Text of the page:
A former soldier from Dundee who was diagnosed with leukaemia and did not expect to watch his daughters grow up has urged people to register as blood donors after numbers plummeted in lockdown.
Jamie Buchanan, 43, found out he had acute lymphoblastic leukaemia in the summer of 2016 when his wife, Kathryn, was six months pregnant.
Had it not been for a matching blood donor, he might not have been able to watch his identical twin daughters grow up.
He has joined firces with the charity DKMS to urge people in Tayside and Fife to register as blood stem cell donors as part of Blood Cancer Awareness Month.
There has been a 19% decrease in registrations, and the charity says there is an urgent need to reverse the decline in potential donors.
Jamie was receiving treatment when his wife was giving birth to twin daughters Erin and Eva, but was blown away by hospital staff who made sure he could be there.
He said: “My second round of chemotherapy in the early autumn of 2016 coincided with my wife being rushed into hospital after abnormal test results.
“Despite my immune system beginning to fail because of the treatment, the hospital staff managed to get me to the delivery and I was there for the births of my baby girls.
“By this stage we had put out the search on the stem cell registry to try and find a matching donor for me. We knew this was my only hope of survival.
“If I didn’t have a blood stem cell transplant, the leukaemia would just continue coming back and every time it came back it would be harder to treat, meaning eventually it would kill me.”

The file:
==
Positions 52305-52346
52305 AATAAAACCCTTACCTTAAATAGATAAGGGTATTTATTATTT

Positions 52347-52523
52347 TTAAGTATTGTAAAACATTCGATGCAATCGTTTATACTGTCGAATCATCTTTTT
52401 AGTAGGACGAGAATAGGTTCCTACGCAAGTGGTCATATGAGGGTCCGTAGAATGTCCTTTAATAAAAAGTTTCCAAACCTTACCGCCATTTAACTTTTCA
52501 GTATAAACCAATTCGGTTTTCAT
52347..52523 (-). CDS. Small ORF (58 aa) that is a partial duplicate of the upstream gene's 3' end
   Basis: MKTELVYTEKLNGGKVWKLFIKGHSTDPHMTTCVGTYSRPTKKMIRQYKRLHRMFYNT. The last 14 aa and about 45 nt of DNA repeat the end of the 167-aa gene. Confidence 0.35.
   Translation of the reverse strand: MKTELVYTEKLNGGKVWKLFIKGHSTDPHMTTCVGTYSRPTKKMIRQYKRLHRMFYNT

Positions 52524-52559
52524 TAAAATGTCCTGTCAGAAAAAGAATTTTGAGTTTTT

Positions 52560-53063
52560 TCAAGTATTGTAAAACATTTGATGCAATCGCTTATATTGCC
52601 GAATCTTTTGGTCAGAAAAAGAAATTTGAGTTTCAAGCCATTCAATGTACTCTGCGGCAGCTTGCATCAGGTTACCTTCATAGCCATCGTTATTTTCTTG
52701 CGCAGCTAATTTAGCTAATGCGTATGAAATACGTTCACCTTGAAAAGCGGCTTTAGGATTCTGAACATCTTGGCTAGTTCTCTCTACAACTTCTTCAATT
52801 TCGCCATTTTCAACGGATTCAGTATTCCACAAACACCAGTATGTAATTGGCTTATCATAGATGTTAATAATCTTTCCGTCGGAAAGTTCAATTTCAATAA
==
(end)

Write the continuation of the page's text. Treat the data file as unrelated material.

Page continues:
He urged people to consider giving other patients like him the gift of life.
“I’m very, very lucky to have found my matching donor,” he said.
“I received my donation a few months after my girls were born and I am so grateful to be here to see them grow everyday.”
Someone in the UK is diagnosed with a blood cancer every 20 minutes. It is the third most common cause of cancer death in the country and a stem cell transplant can be the last hope of survival for patients.
Fewer than 1% of people in Scotland have registered to become a donor, and the figure has fallen further during the coronavirus pandemic.
Only a third of people with blood cancer or blood disease will find a matching blood stem cell donor within their own family.
Jonathan Pearce, chief executive of DKMS UK, said: “We are dedicated to the fight against blood cancer. In the UK we are proud to have registered over 650,000 blood stem cell donors and helped to give over 1,000 people a second chance at life.
“Yet, the number of donors sadly comes nowhere near to meeting the demand from people desperately seeking a vital donation from a complete stranger. The potential imminent spike in blood cancer diagnoses will mean even more will need to rely on the kindness of a stranger to give them extra time with their loved ones.”
To register as a potential donor, visit dkms.org.uk/bcam2020.